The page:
Wednesday, July 20, 2011

Mark Jackson and the Value of a Name

Rocky Widner/NBAE via Getty Images

When I heard that Mark Jackson was hired by the Warriors, I had to hide my disbelief. The point guard who ran some of the slowest offenses in the league would be now in charge of the fun-and-gun Warriors? The folks at ESPN agreed with me, as writer after writer tore into the Warriors for choosing Mark Jackson.

However, looking back at the records of star ex-players who became coaches, and TV analysts who became coaches, I'm surprised by how good those coaches became. The optimistic example for Mark is Doc Rivers, who only three years after his retirement was coaching the Magic. Kevin McHale and Larry Bird had zero assistant coach experience and still stepped in and did a halfway decent job. Also, analysts such as Hubie Brown and Doug Collins stepped in and got instant respect from their players. Honestly, I couldn't think of one analyst or player that was truly poor except for Magic Johnson. (I would have liked to see how Isiah Thomas would have done if Eddy Curry was healthy instead of hungry.)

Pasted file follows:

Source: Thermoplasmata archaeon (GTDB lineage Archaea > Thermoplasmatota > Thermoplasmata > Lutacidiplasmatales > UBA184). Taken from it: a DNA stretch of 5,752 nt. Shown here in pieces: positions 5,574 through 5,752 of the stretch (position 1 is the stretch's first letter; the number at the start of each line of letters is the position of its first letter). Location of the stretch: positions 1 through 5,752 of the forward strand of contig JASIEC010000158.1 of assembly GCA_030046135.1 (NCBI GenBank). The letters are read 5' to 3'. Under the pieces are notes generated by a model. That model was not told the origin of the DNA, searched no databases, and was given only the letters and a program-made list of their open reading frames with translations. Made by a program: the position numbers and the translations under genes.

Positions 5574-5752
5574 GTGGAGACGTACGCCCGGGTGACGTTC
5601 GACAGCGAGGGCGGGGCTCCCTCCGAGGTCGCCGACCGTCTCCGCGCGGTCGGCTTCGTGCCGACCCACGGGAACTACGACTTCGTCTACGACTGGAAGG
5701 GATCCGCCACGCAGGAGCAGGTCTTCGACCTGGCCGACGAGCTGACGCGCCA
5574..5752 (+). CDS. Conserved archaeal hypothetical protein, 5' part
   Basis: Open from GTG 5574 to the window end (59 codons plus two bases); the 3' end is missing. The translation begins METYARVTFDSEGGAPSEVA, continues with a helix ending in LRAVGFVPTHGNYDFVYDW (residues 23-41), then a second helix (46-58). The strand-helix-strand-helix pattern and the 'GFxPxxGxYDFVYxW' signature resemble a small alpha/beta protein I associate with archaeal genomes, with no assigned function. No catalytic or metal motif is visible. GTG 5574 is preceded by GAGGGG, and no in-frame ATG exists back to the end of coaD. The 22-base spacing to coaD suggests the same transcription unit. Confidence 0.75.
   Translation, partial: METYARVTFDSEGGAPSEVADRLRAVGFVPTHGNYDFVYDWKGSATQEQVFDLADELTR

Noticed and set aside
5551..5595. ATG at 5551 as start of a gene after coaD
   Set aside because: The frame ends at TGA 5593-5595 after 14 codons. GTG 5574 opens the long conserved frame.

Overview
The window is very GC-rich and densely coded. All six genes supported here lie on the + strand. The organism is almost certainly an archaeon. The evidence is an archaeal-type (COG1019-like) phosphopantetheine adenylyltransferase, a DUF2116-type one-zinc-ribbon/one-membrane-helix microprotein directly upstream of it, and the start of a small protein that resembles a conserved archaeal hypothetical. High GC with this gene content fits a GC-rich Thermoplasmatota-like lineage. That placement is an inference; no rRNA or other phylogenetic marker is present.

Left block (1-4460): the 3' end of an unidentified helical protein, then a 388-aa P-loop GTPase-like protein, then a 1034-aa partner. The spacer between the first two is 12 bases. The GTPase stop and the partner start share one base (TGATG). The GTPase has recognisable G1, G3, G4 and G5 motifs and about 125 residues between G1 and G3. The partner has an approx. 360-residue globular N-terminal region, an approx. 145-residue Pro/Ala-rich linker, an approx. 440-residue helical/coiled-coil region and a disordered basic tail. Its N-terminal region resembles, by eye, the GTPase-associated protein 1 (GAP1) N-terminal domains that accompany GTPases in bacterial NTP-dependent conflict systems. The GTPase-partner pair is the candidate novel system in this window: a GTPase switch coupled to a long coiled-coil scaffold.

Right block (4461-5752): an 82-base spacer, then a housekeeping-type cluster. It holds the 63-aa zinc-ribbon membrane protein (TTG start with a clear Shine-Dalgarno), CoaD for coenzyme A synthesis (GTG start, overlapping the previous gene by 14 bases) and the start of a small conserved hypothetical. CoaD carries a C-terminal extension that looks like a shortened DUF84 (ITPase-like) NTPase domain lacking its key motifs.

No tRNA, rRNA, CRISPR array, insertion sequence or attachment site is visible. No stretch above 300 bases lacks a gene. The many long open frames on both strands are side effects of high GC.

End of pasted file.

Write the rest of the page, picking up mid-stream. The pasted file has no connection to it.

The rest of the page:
The average NBA player would rather be coached by some guy that he's seen on TV rather than a guy who has been a no-name assistant for 20 years. The head coach doesn't need to be a star X's and O's guy himself. Being able to demand instant respect from the players the moment you walk in the door makes it much easier to wait out the inevitable player conflicts early on. It's why the NBA rarely works out for college coaches; they can't demand the same level of credibility. If Mark Jackson could handle the demands of Reggie Miller and Patrick Ewing, I think he'll be able to keep Monta Ellis under control. With a guard-heavy offense in Golden State and a strong compliment of assistants, I think Mark Jackson will be a shrewd hire.

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